n a recent talk with the Lowy Institute, Jake Sullivan argued for a détente with China. Arguing that America recognizes that China is going to be a factor in the international system for the foreseeable future, Sullivan said that there should be effective and healthy competition with China. “We are not seeking a new Cold War, we’re not looking for conflict, what we’re looking for is effective competition with guardrails and risk-reduction measures in place to ensure that things don’t veer off into conflict. And also with the capacity to work together with China, where it’s in the common interests of our countries and in the interests of the world to do so,” Sullivan argued, adding that China is not going anywhere, but nor is the United States. A coexistence is, therefore, necessary, and rightly so.
What was not mentioned in that speech and subsequent conversation even once was the word “Taiwan.” And incidentally, the same day there were news reports about U.S. congressmen visiting the island nation. What was even more surprising was that a day from the talk, Secretary of State Antony Blinken said that the United States and allies will “take action” if Taiwan was invaded or any alteration of the status quo was done by force. “Blinken did not say what sort of action he was referring to,” the Reuters report noted, claiming immediately after that “Those remarks appeared to depart from a long-held policy of “strategic ambiguity,” not making clear how the United States would respond.” On the contrary, one must add, that everything in the last few days made it feel that the United States is not just ambiguous about China’s border question but is fundamentally rudderless. Ambiguity here is not a strategy, but a byproduct of cluelessness.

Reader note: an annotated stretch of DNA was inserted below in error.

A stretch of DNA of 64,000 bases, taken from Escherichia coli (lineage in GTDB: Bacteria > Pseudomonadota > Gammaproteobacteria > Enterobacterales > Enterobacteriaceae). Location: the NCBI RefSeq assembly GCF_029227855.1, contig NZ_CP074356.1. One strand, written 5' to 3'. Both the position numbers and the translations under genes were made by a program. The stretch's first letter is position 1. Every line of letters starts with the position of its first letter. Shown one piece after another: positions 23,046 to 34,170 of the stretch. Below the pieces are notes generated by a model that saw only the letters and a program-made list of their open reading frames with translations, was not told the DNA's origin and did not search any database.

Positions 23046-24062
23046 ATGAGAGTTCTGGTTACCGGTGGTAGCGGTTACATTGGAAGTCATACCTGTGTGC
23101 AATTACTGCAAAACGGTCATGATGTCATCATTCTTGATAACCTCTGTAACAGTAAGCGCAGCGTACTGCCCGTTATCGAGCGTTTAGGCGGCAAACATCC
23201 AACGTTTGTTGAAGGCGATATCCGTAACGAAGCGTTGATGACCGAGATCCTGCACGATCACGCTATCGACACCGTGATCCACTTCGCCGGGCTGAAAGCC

This is not surprising. China has been the topic of debate everywhere I went in the last few months and is the topic that divides not just the foreign policy community overall, but also the realists in particular.